Reproductive Health Locked Up: An Examination of Pennsylvania Jail Policies
Women incarcerated in Pennsylvania are legally entitled to reproductive health care, but none of the county jails that house women inmates in the commonwealth have adequate policies ensuring access to such care, according to a report released today by the American Civil Liberties Union of Pennsylvania. The report marks the first time jail policies about women’s reproductive health have been assessed across the state.
Make a Difference
Your support helps the ACLU defend prisoners’ rights and a broad range of civil liberties.
Originally designed with male prisoners in mind, jails have been slow to adapt to the dramatic shifts in the demographics of those incarcerated. The rate of incarcerated women nationally is growing at 11.2 percent annually – twice the rate of men. As a result, prisons have inadequate policies that do not take into consideration the unique needs of female prisoners.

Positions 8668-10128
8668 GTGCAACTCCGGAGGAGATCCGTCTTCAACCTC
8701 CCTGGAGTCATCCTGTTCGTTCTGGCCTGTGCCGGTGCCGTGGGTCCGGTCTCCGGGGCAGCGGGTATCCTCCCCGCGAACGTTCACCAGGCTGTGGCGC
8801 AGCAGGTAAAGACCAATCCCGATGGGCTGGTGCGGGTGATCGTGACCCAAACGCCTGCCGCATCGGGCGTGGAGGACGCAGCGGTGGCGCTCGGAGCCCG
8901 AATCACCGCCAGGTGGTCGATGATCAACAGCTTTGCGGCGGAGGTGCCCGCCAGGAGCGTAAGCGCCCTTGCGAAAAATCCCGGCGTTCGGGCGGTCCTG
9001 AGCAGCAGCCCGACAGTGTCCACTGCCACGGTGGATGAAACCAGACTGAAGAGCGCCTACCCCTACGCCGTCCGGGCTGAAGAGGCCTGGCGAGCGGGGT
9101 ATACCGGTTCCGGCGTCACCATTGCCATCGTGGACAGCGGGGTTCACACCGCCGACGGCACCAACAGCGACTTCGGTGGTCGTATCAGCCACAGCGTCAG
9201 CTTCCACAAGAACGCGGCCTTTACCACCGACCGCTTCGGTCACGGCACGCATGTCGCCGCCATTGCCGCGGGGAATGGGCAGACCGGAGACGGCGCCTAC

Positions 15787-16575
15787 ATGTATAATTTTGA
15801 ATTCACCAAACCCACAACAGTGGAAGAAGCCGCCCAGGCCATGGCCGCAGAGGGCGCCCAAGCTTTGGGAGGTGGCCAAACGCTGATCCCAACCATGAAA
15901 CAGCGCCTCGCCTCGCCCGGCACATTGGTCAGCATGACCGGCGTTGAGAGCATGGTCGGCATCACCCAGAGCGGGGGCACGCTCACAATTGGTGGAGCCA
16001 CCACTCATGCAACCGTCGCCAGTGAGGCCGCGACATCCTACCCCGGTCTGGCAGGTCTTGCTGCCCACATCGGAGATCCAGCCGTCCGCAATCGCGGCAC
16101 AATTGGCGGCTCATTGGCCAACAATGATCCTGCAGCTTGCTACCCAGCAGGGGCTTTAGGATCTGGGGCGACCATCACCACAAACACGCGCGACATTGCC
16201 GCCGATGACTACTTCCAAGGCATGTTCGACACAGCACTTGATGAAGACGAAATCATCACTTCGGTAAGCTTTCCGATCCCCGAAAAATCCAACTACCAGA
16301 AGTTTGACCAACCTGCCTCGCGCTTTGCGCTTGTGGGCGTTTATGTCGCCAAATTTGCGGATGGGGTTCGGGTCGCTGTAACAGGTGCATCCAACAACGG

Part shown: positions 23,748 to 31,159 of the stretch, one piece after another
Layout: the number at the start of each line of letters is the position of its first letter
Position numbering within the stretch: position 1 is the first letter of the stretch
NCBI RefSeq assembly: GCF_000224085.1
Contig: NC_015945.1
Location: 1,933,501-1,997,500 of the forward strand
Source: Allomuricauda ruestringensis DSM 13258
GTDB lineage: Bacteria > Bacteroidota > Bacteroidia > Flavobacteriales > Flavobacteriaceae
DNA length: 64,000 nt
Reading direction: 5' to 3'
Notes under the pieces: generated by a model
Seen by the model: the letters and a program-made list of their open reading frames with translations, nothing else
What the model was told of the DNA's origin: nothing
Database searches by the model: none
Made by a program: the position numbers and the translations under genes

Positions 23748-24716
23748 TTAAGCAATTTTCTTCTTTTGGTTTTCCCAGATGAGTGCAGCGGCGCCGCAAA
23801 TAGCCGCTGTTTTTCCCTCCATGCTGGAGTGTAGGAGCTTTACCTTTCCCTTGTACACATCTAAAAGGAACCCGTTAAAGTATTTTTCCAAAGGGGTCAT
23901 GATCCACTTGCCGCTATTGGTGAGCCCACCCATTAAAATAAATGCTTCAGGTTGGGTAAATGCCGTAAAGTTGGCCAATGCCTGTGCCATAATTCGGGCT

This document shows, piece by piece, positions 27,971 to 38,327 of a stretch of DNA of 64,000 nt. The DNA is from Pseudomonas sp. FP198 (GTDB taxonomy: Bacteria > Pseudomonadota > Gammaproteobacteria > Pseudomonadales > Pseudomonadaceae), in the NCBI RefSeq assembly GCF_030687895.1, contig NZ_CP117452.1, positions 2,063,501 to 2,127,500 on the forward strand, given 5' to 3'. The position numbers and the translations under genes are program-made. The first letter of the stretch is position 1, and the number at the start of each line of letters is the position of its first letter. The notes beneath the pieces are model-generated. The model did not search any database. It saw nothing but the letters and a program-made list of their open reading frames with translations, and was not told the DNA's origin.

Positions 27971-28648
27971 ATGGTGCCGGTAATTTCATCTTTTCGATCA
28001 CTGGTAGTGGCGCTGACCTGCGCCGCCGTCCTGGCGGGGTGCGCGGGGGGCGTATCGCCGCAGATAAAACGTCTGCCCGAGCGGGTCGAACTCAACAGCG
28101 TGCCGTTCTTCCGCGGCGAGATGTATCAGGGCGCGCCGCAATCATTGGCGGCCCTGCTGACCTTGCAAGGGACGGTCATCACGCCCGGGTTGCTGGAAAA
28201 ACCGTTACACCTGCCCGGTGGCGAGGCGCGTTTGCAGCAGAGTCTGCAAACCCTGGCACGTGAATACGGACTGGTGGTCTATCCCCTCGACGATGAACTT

The report exposes an uneven patchwork of health care policies in the 57 county jails in Pennsylvania that house women. Those policies often fail to address the most basic reproductive health services, such as pregnancy testing, prenatal care, screening and treatment for sexually transmitted infections, and access to abortion services.
Read the full report: www.aclupa.org/issues/reproductivefreedom/reproductivehealthlockedup.htm